Posted: Wednesday, February 8, 2017
With the 2017 session of the Virginia General Assembly more than halfway over, Culpeper’s two state delegates are making some progress on their promises to cut red tape with one being especially vocal about it.
Legislation sponsored by Del. Nick Freitas, R-Culpeper, to ease licensing requirements for career and technical education teachers passed the House of Delegates on Jan. 26 and will be considered today by the Senate Committee on Education & Health.
House Bill 1770 seeks to allow local school boards or superintendents leeway to waive certain requirements for teachers seeking a license or renewal of license in vocational fields.
Legislation sponsored by Del. Michael Webert, R-Marshall, to establish a statewide policy for limiting occupational licensing requirements passed the House of Delegates Tuesday. In a video post Tuesday on Facebook, Webert called House Bill 1566 his most important of the session. The delegate said he worked to craft the bill with Americans for Prosperity, a nationwide conservative advocacy group founded by the Koch brothers.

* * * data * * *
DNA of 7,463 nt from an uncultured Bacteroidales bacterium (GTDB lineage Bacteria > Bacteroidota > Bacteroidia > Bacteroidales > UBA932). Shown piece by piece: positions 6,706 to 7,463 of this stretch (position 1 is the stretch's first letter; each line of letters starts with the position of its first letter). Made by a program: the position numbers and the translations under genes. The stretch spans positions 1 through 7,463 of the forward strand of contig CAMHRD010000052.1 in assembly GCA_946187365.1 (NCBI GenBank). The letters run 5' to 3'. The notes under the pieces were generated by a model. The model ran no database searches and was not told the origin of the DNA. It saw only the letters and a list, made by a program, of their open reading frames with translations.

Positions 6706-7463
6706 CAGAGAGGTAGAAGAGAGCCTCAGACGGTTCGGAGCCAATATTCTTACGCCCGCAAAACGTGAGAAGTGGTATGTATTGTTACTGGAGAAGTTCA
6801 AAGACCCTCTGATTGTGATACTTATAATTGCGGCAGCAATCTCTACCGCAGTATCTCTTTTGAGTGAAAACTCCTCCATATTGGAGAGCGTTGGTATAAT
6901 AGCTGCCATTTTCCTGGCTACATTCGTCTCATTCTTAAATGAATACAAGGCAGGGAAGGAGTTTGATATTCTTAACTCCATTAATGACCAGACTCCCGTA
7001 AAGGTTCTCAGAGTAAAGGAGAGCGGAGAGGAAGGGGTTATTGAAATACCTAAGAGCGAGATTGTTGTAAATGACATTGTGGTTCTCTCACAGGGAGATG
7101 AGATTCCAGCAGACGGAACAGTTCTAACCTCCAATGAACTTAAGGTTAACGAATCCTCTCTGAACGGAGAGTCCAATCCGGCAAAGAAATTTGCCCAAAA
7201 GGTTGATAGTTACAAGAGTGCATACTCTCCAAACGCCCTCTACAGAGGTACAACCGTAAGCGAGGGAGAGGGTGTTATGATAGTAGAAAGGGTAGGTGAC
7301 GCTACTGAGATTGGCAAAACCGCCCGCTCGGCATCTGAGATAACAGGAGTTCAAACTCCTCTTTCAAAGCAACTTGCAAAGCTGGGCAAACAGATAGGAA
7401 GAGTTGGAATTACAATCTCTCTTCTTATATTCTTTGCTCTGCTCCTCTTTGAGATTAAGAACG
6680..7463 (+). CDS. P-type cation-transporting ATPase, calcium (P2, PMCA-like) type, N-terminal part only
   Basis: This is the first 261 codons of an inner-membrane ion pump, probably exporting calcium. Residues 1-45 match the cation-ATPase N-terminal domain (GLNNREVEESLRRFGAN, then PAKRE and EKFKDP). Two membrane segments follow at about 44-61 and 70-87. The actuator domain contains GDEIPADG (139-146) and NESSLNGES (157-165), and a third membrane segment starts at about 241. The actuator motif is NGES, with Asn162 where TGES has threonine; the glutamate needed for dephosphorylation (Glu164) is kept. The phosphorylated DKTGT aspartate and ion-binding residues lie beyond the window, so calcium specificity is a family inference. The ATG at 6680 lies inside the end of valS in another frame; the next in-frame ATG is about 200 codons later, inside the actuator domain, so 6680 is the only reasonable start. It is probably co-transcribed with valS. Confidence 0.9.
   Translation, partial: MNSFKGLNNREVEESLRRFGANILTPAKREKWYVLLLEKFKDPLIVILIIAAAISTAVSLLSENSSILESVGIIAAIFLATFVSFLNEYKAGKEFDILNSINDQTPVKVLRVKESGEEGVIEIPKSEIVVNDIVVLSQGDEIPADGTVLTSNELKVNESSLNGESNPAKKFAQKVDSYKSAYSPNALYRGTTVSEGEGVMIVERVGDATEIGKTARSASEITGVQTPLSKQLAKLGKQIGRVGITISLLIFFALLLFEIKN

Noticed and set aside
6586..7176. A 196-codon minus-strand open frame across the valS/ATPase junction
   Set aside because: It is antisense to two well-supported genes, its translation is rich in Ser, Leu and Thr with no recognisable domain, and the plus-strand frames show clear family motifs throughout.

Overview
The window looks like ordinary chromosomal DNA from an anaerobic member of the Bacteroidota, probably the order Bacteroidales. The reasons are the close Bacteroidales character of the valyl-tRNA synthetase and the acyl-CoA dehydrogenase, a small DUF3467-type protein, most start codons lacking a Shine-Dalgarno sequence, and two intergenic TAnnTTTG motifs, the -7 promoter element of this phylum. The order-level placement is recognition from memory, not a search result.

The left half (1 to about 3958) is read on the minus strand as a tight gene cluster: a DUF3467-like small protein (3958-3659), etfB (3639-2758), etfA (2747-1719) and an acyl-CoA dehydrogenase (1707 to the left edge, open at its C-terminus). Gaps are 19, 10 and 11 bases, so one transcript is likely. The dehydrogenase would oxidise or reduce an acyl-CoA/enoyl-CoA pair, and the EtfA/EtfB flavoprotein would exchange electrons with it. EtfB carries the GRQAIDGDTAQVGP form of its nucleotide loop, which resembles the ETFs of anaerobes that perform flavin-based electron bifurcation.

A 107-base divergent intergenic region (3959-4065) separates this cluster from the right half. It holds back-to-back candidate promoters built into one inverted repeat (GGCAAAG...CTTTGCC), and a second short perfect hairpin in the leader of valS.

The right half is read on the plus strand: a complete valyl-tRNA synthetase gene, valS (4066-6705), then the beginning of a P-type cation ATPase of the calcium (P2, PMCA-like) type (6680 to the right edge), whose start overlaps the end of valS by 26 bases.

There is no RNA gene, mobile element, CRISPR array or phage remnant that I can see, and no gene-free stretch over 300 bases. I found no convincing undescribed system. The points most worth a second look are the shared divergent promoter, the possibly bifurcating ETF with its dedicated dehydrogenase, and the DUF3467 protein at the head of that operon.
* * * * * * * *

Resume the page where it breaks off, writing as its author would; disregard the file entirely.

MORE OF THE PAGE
The bill tasks the Joint Commission on Rules with evaluating at least three professional regulations annually to ensure they are the least restrictive as possible.
“To do upholstery, you have to have a license and pay a fee,” Webert said. “To blow dry someone’s hair for a fee, you have to have a cosmetology license so those would be barriers to entry.”
He said Virginia is the 11th most onerous state for regulations and the eighth most heavily licensed.